At a recent news conference, Baltimore Police Commissioner Anthony W. Batts pledged that his department would responsibly use the controversial tactic known until recently as "stop and frisk." As an example to the public and his officers, he described making such a stop himself.
But experts say Batts' example — he said at the time that he searched somebody based on a tip that the person was a hit man for the Black Guerrilla Family gang — may not meet the standards for such stops.
Batts told reporters on Sept. 26 that he and his security team had conducted what the department now calls an "investigative stop" in the Coldstream Homestead Montebello neighborhood.
In making the stop, Batts said that he was acting on information from a confidential informant.
"What we explained to him was we had information that he was a hit man or enforcer — that I wanted him to know that I knew he was a hit man, and I went to talk to him we patted him down for weapons," Batts said. They did not find one.
In a follow-up request for clarification, the agency said that Batts had been given "credible, reliable information" that the man was "known to carry a gun."
That justification didn't add up for experts contacted by The Baltimore Sun.
Stop and frisk, the informal name for a pat-down for weapons allowed under the Supreme Court decision of Terry v. Ohio, allows an officer to conduct a search without a warrant if the officer has reasonable suspicion that the person is armed and "presently dangerous."
Retired federal judge Nancy Gertner, who teaches at Harvard Law School, said, "Reasonable suspicion requires information that is keyed to current observations."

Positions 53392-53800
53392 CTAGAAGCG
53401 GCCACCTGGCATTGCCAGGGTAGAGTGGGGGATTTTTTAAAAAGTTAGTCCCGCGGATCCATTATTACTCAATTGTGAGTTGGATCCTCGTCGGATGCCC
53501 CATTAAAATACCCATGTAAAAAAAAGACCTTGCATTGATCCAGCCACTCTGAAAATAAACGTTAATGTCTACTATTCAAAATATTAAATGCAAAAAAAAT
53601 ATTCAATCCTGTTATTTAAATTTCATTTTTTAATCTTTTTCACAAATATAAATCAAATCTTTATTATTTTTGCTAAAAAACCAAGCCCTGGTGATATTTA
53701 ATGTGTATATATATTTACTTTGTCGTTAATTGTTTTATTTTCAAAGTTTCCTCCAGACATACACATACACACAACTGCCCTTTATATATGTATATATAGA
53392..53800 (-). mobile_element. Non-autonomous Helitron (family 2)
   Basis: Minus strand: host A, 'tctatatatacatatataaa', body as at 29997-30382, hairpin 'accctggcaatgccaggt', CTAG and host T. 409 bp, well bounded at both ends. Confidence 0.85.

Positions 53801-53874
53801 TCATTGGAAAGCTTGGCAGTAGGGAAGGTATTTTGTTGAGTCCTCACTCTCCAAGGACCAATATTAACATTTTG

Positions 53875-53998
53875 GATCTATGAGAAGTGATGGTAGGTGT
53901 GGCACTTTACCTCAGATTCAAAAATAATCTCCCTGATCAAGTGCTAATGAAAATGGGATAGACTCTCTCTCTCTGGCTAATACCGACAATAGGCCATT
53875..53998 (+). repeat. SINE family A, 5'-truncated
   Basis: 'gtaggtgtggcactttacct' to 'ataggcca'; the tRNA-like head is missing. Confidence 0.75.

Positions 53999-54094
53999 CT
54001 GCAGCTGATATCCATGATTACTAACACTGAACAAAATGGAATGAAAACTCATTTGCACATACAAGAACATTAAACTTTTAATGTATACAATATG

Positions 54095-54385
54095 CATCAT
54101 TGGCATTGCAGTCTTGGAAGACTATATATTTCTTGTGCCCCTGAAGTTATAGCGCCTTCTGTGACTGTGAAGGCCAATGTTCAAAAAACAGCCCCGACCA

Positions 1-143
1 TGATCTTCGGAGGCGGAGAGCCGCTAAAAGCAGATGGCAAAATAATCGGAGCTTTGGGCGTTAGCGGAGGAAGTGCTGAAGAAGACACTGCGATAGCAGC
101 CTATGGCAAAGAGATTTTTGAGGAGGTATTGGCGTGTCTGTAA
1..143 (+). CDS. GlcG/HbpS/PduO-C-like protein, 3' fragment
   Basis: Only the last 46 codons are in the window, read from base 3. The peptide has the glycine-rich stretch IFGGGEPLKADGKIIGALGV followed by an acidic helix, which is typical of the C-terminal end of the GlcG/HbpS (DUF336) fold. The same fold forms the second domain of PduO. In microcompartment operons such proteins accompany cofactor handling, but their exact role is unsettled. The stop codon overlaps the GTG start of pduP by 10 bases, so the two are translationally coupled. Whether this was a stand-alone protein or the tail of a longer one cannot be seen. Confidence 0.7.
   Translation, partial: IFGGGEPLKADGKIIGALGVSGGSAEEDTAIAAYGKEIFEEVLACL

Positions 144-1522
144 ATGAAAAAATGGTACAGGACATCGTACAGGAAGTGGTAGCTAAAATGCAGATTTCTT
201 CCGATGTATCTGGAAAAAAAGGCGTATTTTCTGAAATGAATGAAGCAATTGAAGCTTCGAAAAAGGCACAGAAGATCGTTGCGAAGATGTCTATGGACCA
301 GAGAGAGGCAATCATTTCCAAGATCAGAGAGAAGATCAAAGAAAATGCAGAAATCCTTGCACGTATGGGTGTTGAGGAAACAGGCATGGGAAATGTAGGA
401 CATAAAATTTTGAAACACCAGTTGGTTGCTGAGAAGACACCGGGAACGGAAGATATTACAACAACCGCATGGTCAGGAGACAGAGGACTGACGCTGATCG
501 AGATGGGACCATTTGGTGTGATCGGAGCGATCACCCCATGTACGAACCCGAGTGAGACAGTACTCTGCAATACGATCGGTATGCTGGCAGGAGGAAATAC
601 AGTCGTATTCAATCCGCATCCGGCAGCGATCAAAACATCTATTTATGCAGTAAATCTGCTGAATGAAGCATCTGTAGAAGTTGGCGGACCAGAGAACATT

"Otherwise, stop and frisk would create status differences" that "once you are someone identified as 'X' you can be stopped anywhere," she said. "Clearly, this is wrong. They may have that information, but they have to see something that buttresses it to amount to reasonable suspicion."
After several requests for comment or clarification about the basis for the stop, police officials said that Batts did have reasonable suspicion that the man was armed in that moment, but declined to elaborate.
The department also denied a request for documentation related to the stop, saying its release would "constitute an unwarranted invasion of personal privacy; prejudice an investigation and endanger the life and physical safety of an individual."
Jeffrey Fagan, a law professor at Columbia University, said Batts' original justification wouldn't be proper "in a million years." The idea that the informant may have told Batts the man was presently armed didn't work for Fagan, either.
"If a witness had said, 'The guy pulled a gun on me, or showed me his gun,' that might work," Fagan said. "But a third-party claim alone? No way. They need something more concrete — seeing the handle of the gun stick out, or a suspicious bulge on a guy near a crime scene, etc."
Samuel Walker, a criminal justice professor at the University of Nebraska who was an expert witness in a New York civil case that led to a scaling back of stop and frisk there, said Batts' stop was "probably" justified because he had specific information about a person.
Many New York officers, he said, had given only vague explanations, such as observing "furtive movements." But he also agreed that the background information would not have been enough for Batts' stop unless he witnessed suspicious behavior in the moment he confronted the man.
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